The most talked about development in the two quarters since Murthys return has been the high-level exodus at Infosys. As many as eight top executives, including chief financial officer V Balakrishnan, head of global sales Basab Pradhan, North America head for financial services Sudhir Chaturvedi and head of the consulting business Stephen Pratt have exited. Former US operations head Ashok Vemuri left to join the smaller-sized rival, iGate. Infosys appears to have lost its entire top-rung leaders within a span of months.
In an industry where momentum is key, some say the news of so many high-level departures is distracting employees. As brokerage firm UBS said in its report, management stability is necessary for a sustainable turnaround. Murthy responded quickly by elevating two of the last remaining old guard, BG Srinivas and UB Pravin Rao, to president and positioned the duo as internal frontrunners for the CEOs job, which is up for grabs when SD Shibulal retires in 2015. But the industry is shocked at the rapidity of customer facing executive exits in an industry where feet on the ground is critical.
The defining decision of Murthys second innings is his resolve to scrap Infosys much-touted 3.0 strategy, long criticised for pushing the company to calamity. The 3.0 strategy, devised to improve the companys portfolio by offering high-value, profitable consultancy services to take on global industry rivals such as IBM and Accenture, had failed to gain traction in the market. Now, Murthy has effectively relegated it to the sidelines. The businesses under 3.0 would be hived off into a separately-managed unit with its own chief.
The return to decision-making is providential for Infosys, which had endured a leadership vacuum for several years. Neither current CEO Shibulal nor his predecessor Kris Gopalakrishnan, the last of the co-founder-CEOs at Infosys, had the gumption to take tough decisions, which could have steered the company through a turbulent phase in the industry. Now, Murthy is going at the operations with gustoruthlessly cost-cutting at one level, while contemplating a pay hike for employees. If the salary hikes come through as expected in April, it will be the second bonanza for Infosys 1.58 lakh employees in less than a year.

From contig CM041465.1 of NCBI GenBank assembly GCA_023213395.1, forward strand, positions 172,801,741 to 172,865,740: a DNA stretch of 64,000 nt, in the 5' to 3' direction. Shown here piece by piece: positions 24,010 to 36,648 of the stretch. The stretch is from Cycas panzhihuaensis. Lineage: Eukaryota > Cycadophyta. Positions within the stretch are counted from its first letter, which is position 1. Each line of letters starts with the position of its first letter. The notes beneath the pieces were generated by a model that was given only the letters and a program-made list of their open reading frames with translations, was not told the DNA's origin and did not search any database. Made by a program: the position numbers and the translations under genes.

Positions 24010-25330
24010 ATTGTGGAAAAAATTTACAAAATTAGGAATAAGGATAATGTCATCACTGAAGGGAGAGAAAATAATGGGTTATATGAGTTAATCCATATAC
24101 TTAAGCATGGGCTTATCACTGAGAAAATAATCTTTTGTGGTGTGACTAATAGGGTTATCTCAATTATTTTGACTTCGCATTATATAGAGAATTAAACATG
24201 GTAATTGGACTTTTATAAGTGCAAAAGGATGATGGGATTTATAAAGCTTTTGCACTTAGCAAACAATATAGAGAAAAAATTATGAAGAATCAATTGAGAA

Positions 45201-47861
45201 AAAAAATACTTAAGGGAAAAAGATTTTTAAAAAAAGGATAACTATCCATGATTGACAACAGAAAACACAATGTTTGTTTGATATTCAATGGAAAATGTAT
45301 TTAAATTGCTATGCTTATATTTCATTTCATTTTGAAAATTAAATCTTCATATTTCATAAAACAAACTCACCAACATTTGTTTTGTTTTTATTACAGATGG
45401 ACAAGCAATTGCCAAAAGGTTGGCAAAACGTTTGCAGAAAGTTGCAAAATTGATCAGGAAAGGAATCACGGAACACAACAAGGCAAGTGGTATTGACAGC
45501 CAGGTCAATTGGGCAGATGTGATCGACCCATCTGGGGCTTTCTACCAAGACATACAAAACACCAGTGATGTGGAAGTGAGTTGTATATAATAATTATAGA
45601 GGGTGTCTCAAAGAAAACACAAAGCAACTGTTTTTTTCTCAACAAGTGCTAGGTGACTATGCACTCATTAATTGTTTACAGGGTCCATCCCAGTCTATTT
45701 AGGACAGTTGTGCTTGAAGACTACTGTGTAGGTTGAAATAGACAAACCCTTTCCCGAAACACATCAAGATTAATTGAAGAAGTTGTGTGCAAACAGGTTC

In the period between Murthys exit and his return, technology shifts and changing client demands have made the IT services industry a hyper-competitive landscape. It is a sector where top Indian firms compete with the best in the world every single day, sitting across the table with global customers and outbidding and outdoing multinational rivals on projects.
Murthy is back in charge and displaying control in his own inimitable style. Junking the much-ballyhooed Infosys 3.0 strategy, he made a direction change at Infosys to turn it back to the traditionally-profitable IT exports model. The company is now playing to its old strengthsleveraging the cost advantages of doing work offshore to do projects such as developing and maintaining applications, business process outsourcing and product engineering. Its sales teams are chasing after large deals, even at the cost of dropping its once-sacrosanct margins.
The company was stressed out and required an anchor like Murthy to bring about stability and comfort. With all the steps he is taking, it should turn around, said the recently departed CFO V Balakrishnan. Infosys share price has hovered around R3,500, shooting up by nearly 50% since Murthys comeback in June last year.
The company still has what it takeshigh-calibre talent and a brand long respected in the marketplace. Serendipitously for Murthy, the IT sector is itself headed out of a downturn. The company that once defined the rules for others to follow is trying to win back the trust of its employees, investors and customers.
Murthy is looking younger and displays the energy and passion of a younger Murthy circa 1995. His brain is still razor-sharp. If the man who is famous for bathing with half-a-bucket of water, cleaning his own toilet, eating and living simply can help Infosys reimbibe the value of hard work and singular focus, then its rivals better watch out.